A manager is expected to tackle difficult tasks, to show courage, to know how to handle pressure, to choose the right priorities, to take risks and also that he gives himself time to reflect, renew himself and perfect his skills.

You still need to have a mechanism to find your blind spots, otherwise there is a great risk of not allocating your time to what can make a real difference to the organization.

Although a strong capacity for introspection can be useful, nothing beats a dialogue with your team, your colleagues and your boss in order to clearly identify your gray areas and provide yourself with safeguards to remedy them. I readily agree that the process is simple, but not necessarily easy.

You must first convince yourself that having difficult conversations is the necessary step to developing an improved version of yourself. You need to have a certain amount of self-confidence to seek feedback and act consistently, to hear the opinions of others and to put your identity at risk. Ultimately, we must create a climate conducive to genuine exchanges. But once these conditions are met, the culture of silence gives way to discoveries which are not always pleasant, but which are so rich for growing as a manager and a human being.

Let’s take a first question to ask to get to the heart of knowing one’s shadow: What topics of discussion do I tend to avoid in conversations even with people in my immediate circle?

Let’s imagine some responses received from colleagues: we are quickly losing our competitive advantage, our customers are less and less satisfied, we feel obliged to only tell you what you want to hear; you duck every time someone asks a tricky question; you demand an unsustainable pace of work, you tolerate non-performing employees, you lose your compass when the pressure mounts or the obsessive search for efficiency makes you lose your goodwill.

Now let us imagine what the work climate would be like after an appropriate solution has been found for each of the points raised. The work climate would simply be transformed and an important step would have been taken in the long march towards becoming an accomplished leader.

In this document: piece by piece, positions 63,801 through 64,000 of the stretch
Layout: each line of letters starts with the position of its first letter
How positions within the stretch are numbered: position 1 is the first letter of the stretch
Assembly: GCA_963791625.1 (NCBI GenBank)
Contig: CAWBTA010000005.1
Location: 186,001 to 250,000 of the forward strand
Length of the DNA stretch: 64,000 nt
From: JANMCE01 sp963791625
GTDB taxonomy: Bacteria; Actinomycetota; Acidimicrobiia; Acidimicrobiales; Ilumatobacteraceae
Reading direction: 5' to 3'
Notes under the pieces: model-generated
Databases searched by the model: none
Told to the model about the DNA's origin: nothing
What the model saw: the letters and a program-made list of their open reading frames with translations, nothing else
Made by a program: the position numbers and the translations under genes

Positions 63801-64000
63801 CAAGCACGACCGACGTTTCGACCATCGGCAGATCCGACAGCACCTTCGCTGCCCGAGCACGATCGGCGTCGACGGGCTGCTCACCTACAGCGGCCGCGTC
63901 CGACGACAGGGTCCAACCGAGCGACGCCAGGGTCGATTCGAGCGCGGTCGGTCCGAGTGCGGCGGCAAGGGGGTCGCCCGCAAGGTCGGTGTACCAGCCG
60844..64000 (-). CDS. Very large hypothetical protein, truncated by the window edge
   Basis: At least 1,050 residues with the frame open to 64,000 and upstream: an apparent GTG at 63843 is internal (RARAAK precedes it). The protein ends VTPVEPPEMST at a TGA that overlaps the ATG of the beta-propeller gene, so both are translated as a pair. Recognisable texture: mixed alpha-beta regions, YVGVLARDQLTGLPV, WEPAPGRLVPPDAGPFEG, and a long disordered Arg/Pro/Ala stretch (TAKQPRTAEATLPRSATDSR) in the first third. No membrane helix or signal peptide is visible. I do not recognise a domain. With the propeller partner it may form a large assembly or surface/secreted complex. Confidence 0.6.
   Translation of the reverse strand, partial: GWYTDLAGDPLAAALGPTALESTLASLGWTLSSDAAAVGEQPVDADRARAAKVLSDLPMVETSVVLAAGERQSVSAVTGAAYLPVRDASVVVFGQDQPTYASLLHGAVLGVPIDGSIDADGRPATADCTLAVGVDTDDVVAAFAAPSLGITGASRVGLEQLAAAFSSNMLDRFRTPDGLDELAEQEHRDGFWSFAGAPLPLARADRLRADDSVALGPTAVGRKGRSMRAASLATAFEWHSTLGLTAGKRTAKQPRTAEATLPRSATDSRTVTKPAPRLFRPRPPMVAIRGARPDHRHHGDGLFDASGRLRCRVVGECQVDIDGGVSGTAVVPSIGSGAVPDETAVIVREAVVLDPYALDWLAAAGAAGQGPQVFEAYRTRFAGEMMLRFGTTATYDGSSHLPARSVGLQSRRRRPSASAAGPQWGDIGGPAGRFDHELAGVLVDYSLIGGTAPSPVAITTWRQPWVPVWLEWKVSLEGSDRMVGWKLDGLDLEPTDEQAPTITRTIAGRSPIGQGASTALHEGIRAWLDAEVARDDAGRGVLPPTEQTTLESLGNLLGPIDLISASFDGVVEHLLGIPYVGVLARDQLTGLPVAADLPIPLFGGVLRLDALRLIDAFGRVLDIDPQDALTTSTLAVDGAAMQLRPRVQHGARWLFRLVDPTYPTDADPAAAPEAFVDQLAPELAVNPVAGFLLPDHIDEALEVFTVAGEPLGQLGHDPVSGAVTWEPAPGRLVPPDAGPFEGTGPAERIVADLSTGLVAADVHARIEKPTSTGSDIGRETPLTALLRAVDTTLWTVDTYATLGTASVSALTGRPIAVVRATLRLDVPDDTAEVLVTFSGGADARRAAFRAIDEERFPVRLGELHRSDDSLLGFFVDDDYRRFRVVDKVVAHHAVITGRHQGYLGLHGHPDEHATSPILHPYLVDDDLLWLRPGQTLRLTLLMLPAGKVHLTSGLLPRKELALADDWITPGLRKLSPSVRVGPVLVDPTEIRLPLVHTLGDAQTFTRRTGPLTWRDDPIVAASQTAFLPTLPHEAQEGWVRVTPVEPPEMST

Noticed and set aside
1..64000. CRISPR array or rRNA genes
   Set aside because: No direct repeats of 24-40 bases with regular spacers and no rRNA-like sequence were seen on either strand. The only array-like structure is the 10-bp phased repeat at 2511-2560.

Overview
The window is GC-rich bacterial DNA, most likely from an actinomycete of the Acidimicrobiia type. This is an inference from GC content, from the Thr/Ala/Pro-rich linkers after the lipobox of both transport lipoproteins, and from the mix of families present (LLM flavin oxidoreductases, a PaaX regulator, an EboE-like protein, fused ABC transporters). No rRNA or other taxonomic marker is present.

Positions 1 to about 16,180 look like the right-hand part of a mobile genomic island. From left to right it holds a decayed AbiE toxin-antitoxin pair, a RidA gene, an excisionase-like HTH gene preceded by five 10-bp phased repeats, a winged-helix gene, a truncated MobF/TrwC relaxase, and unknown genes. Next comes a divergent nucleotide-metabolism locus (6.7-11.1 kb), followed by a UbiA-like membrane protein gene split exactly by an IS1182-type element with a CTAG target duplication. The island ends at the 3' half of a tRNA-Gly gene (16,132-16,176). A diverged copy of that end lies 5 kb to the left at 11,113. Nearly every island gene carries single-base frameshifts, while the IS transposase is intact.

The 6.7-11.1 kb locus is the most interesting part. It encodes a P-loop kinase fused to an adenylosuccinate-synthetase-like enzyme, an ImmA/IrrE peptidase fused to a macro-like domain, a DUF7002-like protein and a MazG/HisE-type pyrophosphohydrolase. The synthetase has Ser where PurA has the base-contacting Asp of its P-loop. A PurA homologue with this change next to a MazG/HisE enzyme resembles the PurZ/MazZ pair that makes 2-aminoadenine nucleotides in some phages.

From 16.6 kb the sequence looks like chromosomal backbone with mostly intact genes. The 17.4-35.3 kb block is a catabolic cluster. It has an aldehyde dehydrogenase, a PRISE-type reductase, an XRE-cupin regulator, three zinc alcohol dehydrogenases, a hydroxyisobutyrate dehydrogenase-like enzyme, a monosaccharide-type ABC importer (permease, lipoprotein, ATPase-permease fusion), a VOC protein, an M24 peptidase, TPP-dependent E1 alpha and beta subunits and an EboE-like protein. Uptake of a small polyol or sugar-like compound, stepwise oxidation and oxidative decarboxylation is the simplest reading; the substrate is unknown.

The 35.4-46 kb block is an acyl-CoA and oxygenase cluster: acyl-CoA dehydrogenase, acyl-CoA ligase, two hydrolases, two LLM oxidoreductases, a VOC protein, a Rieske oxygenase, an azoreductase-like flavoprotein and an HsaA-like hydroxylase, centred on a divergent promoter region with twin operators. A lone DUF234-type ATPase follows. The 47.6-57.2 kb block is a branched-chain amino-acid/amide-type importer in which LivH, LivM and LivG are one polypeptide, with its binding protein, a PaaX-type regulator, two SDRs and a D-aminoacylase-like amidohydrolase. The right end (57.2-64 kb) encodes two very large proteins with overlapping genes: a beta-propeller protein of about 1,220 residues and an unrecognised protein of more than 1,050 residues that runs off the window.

Some of the questions to tame your shadow can only be answered through introspection, such as the following questions: In what situations do I feel myself becoming nervous, hypersensitive and defensive? What types of remarks make me jump? What kinds of criticism annoy or even irritate me? Does the liveliness of my reaction surprise me?

Let’s imagine some answers: I’m nervous when I don’t feel that my skills are up to par, I’m irritated when I don’t feel at the heart of the discussions during a key meeting, I’m angry when I feel betrayed or when a of my important decisions is in doubt.

Now let’s think about the underlying causes and some safeguards that might counteract these harmful emotions. We may be dealing with self-talk that is too harsh or a posture of feeling too often in competition mode and not enough in collaboration mode.

Among the possible safeguards, it is possible to give a trusted person the power to request a “reflection break”, it could be useful to take the time to analyze the situation from the point of view of others or of use your energy in a more positive way by seeking to understand another person’s levers of success.

These decisive hours, those which allow you to go up to the balcony to think lucidly about your main work tool, yourself, are often the most important ones which you forget to include in your diary.